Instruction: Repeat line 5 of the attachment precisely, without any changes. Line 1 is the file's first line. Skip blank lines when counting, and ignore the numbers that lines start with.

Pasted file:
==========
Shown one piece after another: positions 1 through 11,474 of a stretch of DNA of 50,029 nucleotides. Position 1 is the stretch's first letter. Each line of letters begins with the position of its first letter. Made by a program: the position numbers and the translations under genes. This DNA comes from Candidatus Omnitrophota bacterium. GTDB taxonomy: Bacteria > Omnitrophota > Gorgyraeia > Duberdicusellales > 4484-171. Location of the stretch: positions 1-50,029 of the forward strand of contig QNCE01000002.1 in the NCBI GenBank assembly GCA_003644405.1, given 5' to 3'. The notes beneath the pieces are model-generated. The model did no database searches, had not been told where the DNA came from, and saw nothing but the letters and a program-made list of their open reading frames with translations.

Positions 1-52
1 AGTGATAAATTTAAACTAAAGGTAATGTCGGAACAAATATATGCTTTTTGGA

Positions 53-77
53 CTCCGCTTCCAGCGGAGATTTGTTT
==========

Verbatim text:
53 CTCCGCTTCCAGCGGAGATTTGTTT